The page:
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Bury rugby ace, 24, urges men to check themselves after shock cancer diagnosis




Chris Lord, Bury St Eds rugby player, 24, undergoing treatment for testicular cancer. 'Picture: Mark Westley.
Chris Lord, Bury St Eds rugby player, 24, undergoing treatment for testicular cancer. 'Picture: Mark Westley.

“It’s like a bad car crash. It’s something that happens to other people, not to you.”

That was how Chris Lord felt when he was told he had testicular cancer earlier this year, like it could not be happening to him.

The Bury St Edmunds rugby player was having a fantastic season, his best in a Bury shirt, and he is fit and healthy – he is not the typical picture of a cancer patient.

So the 24-year-old is keen to use his experience of shock and disbelief to help raise awareness of testicular cancer among young men.

He said: “It’s a daunting and scary thing, cancer, but I have it and so there’s no point being silly about it.

“I found a lump, I got myself checked and it was the worst- case scenario – and I want to make sure others do the same.

“One of the things men can be a bit funny about is stuff like this. It’s one thing to tell someone about it and another to have a stranger touch you.

“But, to save your life, why wouldn’t you? They’re professionals and they’ve seen and done it all before, it’s not a big deal to them and it shouldn’t be for us either. So if anything good can come of this, I want to help raise awareness.

“There are people going through this and much worse, it’s not really about me.”

Chris discovered the lump in November and said he felt compelled to have it checked.

“I thought the absolute worst,” he said. “But when they told me it was a tumour it was still a big shock.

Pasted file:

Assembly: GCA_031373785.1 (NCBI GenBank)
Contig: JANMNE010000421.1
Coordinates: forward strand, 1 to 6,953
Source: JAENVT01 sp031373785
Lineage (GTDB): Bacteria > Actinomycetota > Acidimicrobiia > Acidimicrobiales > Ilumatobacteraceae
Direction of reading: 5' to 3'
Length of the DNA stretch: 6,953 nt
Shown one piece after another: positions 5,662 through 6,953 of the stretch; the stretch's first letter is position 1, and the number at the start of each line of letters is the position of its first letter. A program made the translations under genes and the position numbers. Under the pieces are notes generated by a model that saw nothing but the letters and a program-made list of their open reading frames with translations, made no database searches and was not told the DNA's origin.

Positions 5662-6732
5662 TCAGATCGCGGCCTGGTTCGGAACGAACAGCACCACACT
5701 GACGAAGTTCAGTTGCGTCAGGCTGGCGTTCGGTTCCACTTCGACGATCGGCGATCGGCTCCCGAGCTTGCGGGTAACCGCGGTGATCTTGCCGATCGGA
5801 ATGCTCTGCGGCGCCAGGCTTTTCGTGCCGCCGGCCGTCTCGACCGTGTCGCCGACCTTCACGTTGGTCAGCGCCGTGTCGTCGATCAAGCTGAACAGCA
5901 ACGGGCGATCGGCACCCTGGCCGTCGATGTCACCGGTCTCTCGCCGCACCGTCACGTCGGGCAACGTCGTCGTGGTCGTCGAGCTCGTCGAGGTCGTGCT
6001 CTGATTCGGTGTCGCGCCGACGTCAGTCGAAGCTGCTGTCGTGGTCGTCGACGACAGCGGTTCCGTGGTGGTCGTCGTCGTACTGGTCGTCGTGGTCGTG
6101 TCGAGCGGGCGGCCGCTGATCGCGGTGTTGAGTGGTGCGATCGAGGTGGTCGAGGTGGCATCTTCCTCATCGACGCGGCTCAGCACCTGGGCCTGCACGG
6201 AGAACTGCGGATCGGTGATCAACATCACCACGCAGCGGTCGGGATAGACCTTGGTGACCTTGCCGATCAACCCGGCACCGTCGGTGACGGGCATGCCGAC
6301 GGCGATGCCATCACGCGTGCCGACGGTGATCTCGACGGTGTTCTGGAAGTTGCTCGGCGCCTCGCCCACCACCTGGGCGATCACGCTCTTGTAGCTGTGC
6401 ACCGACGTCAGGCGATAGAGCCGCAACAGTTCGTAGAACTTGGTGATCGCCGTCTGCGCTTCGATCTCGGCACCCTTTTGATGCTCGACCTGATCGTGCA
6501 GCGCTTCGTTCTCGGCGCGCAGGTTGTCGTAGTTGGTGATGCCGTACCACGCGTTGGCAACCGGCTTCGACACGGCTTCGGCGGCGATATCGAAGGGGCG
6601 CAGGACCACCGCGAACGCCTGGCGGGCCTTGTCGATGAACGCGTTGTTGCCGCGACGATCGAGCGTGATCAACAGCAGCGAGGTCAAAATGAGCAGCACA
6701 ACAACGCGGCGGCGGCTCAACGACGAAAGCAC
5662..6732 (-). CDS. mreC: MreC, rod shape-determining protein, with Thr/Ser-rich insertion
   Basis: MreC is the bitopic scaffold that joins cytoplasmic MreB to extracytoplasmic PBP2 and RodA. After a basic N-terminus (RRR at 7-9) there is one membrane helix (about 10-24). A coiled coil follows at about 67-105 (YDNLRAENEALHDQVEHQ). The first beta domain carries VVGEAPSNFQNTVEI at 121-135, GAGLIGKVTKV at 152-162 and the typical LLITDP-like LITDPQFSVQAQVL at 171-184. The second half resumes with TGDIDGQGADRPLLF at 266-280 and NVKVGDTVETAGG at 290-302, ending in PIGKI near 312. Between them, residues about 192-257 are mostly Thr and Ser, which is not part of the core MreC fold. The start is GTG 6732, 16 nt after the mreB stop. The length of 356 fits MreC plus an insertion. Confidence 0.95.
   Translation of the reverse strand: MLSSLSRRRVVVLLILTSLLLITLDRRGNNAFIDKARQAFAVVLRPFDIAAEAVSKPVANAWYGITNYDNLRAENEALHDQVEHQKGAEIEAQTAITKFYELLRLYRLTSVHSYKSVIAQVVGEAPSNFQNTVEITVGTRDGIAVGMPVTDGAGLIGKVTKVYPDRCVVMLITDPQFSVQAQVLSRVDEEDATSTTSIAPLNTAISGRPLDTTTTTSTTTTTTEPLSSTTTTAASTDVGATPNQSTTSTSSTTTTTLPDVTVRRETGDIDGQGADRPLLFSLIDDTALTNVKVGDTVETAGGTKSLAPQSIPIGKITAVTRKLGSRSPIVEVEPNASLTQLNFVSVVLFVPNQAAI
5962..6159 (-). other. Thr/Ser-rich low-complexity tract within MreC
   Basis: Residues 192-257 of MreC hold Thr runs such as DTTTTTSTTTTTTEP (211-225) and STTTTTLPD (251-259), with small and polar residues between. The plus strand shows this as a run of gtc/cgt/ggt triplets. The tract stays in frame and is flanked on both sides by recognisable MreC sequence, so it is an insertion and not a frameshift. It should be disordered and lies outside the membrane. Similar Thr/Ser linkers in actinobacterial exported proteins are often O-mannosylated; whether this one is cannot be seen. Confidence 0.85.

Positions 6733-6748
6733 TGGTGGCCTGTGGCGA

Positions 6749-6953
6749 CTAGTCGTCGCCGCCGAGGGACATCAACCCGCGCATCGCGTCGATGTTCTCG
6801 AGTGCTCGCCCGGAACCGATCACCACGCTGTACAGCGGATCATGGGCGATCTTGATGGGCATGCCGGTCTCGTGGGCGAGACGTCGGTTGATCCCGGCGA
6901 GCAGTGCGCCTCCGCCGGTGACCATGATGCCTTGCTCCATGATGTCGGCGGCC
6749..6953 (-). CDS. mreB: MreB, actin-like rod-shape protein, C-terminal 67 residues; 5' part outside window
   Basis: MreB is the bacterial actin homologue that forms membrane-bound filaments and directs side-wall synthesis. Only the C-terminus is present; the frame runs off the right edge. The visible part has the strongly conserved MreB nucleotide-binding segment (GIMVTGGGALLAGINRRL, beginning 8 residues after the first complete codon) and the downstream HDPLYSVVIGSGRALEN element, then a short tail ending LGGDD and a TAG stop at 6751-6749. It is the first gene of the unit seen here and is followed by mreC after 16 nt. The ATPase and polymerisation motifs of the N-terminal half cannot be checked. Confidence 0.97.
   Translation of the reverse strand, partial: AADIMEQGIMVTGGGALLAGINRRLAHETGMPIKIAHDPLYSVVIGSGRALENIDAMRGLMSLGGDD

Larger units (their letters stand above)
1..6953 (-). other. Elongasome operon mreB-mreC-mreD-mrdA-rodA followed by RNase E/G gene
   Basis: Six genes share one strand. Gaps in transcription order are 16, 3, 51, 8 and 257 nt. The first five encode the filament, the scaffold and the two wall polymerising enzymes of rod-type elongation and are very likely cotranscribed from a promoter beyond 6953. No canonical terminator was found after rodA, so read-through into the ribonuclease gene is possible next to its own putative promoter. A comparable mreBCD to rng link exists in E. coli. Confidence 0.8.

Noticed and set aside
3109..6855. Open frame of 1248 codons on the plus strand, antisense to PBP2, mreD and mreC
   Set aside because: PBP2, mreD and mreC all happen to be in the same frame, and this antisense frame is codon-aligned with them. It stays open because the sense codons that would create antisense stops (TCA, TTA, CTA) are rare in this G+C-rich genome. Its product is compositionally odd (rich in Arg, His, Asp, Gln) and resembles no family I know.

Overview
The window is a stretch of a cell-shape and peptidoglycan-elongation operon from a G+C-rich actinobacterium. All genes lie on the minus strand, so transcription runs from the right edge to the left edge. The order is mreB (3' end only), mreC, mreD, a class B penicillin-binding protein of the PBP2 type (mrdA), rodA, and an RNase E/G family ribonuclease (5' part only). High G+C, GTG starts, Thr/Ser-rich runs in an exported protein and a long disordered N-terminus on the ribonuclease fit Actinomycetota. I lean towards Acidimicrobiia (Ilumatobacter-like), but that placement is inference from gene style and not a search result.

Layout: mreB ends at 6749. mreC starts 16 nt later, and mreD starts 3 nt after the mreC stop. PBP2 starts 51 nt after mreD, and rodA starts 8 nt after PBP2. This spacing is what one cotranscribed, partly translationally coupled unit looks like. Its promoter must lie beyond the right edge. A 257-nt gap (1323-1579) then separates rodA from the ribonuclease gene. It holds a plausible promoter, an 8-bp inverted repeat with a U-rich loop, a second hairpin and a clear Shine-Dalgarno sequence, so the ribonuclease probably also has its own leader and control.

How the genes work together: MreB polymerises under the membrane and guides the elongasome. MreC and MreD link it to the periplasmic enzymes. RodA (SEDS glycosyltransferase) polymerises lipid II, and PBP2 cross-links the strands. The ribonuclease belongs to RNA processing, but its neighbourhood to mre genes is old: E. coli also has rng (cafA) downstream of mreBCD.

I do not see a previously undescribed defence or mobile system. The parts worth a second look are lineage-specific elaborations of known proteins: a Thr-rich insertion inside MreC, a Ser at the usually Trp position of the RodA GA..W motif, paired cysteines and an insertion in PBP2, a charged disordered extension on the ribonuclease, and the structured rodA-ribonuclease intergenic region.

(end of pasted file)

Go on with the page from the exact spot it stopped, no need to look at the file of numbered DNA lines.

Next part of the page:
“I’ve done everything right with my health but that doesn’t make you immune.”

Chris is undergoing three cycles of chemotherapy, which began on April 9, following surgery to remove the tumour – an increase from the one cycle originally planned, after a CT scan revealed a shadow on his lung.

He said his hair was now ‘thinning’ due to the chemotherapy at Addenbrooke’s Hospital and felt its loss would be hard to handle.

But he said he felt fortunate not to have suffered as many symptoms of treatment as others, with only one day of nausea.

Despite that, the head of resale at Network 2 Supplies said his immune system was ‘non-existent’ and so he had been unable to work as normal.

“Work have been incredible, they really have,” he said. “Between work and the rugby club, and my family, I have so much support around me,” said Chris.

“I’m having chemotherapy until June 4 and then I can get back to training and a Bury rugby shirt for next season.”

His dad Peter has been raising funds for Balls to Cancer, through the rugby club, with the total at ‘about £1,500’.



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